Historian traces racist origin of Louisiana law allowing 10-2 jury verdictsHistorians in the News
tags: Jim Crow, Louisiana
This January, after an Orleans Parish jury heard the evidence against two men accused in the October 2012 killing of Marguerite La Joy Washington, an 18-year-old Dillard freshman, they voted 11-1 to convict Jeffrey Washington and 10-2 to convict Myron Jackson. Because at least 10 jurors agreed on each count, each man can now expect to spend the remainder of his life behind bars.
In October 2014, 10 of 12 jurors in another New Orleans murder trial agreed that 23-year-old Chevroun Smith shot 32-year-old Ali Robinson nine times on a playground. The dissent of two jurors didn't slow the rest of the panel down. The jury deliberated 90 minutes.
In August, Eroll and Tonya Victor were tried in St. John the Baptist Parish for the murder of their 8-year-old son, M.L. Lloyd III. The jury unanimously convicted the mother of manslaughter but voted 10-2 to convict the stepfather of second-degree murder.
It's possible that if Louisiana required unanimity, jurors in the above cases would have kept deliberating until they all agreed on guilt. But in 48 of 50 states, a non-unanimous verdict means prosecutors didn't prove their cases beyond a reasonable doubt.
Why does Louisiana allow the accused to be convicted of felonies – even to be convicted of murder -- without all the members of a jury agreeing on their guilt? In "Jim Crow's Last Stand: Nonunanimous Criminal Jury Verdicts in Louisiana," Thomas Aiello says the law allowing such verdicts was crafted during the Jim Crow era. Passed in 1880, that law made it easier to feed emancipated black people into Louisiana's new privatized convict-leasing system.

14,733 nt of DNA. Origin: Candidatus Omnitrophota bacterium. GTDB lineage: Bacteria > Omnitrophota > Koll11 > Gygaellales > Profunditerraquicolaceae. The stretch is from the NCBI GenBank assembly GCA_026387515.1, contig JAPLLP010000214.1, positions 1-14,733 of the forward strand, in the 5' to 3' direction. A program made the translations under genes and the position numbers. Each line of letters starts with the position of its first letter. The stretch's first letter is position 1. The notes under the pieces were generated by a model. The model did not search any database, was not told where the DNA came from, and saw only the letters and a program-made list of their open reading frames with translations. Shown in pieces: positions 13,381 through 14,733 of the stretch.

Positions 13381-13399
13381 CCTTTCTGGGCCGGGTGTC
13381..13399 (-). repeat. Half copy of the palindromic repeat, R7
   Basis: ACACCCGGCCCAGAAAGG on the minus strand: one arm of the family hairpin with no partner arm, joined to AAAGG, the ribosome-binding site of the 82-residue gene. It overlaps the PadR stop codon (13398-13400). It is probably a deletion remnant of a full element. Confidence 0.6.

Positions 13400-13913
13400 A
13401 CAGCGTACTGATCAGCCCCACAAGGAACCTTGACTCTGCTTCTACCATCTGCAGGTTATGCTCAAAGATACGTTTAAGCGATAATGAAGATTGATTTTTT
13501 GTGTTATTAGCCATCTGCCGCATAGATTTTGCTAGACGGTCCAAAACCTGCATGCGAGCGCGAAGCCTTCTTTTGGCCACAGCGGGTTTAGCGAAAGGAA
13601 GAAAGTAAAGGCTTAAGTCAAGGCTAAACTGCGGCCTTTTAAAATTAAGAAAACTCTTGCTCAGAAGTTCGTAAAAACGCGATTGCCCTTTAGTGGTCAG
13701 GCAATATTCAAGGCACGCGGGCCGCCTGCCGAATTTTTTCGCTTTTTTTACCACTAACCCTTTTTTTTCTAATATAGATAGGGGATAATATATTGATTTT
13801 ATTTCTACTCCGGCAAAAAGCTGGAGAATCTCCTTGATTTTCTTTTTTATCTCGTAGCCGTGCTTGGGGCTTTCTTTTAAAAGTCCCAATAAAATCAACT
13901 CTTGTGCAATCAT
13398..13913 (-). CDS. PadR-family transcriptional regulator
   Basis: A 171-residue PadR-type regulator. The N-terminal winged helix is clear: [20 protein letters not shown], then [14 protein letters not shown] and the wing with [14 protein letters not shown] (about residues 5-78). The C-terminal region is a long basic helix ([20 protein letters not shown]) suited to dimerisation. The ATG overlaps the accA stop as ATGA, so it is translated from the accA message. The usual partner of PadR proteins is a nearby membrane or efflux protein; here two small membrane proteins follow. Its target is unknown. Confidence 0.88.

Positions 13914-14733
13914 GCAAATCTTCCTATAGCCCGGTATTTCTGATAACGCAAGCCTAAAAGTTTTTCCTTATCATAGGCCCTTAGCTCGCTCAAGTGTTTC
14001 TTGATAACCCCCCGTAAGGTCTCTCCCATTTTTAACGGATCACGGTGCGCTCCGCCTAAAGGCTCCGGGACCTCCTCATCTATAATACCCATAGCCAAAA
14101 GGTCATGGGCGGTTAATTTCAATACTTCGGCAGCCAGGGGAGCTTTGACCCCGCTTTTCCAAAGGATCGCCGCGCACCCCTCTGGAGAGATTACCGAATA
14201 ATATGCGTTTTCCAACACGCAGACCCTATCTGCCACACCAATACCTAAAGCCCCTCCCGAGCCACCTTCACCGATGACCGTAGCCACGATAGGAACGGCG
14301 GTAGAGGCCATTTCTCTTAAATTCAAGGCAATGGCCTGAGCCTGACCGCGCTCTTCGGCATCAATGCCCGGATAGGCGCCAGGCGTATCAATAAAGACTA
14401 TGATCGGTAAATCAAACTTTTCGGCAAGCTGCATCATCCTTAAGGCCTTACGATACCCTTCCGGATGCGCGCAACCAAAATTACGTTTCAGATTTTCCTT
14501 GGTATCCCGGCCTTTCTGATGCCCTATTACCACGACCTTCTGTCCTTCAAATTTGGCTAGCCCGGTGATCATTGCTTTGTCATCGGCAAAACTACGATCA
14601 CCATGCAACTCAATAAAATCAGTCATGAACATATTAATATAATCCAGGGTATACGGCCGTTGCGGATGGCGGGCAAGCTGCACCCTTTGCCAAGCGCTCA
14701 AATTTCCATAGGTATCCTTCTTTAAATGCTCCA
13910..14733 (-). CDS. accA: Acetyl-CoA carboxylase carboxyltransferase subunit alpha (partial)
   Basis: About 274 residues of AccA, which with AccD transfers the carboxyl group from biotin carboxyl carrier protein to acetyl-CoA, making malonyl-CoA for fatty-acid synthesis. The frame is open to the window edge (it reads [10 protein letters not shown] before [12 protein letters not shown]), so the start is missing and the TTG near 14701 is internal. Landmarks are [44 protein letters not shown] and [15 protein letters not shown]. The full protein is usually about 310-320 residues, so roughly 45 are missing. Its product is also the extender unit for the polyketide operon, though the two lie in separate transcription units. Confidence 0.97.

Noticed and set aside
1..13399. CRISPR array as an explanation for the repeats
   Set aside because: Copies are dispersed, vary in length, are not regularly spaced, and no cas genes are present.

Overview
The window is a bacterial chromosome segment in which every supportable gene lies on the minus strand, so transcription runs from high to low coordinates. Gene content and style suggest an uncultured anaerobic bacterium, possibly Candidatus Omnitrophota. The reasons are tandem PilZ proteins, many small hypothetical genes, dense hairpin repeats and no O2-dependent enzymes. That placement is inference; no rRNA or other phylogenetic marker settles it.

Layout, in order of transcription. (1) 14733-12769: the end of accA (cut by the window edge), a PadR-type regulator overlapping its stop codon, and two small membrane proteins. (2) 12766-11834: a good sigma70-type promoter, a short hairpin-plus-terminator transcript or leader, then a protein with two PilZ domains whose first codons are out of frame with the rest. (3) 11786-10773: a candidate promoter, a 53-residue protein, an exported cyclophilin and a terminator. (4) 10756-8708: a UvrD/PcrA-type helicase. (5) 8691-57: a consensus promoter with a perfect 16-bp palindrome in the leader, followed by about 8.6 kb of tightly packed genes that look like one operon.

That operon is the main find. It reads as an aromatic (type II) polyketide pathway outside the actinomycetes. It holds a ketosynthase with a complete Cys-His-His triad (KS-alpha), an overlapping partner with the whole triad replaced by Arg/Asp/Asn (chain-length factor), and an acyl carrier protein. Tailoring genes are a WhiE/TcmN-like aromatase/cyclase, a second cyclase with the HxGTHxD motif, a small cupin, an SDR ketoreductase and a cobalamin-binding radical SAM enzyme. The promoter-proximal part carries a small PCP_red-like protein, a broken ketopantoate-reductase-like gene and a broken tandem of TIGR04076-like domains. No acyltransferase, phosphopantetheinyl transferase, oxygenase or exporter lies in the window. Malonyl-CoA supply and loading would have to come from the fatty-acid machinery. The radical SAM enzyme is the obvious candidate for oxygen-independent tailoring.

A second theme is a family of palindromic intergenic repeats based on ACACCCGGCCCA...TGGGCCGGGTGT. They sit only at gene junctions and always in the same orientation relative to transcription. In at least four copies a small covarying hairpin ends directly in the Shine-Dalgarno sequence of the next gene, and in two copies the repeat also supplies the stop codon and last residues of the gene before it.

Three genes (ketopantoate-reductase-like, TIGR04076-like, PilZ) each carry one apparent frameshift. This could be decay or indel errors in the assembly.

Aiello is an associate professor of history and African American studies at Valdosta State University in Georgia. He says that although civil rights activists successfully fought for the removal of other noxious laws created immediately after Reconstruction, non-unanimous verdicts were mostly ignored because "they were localized to one southern state, and their assaults on minorities and the poor were more indirect than laws that specifically barred black customers from lunch counters. They were assumed to be simply another anomaly in the state with so many countless anomalies." ...
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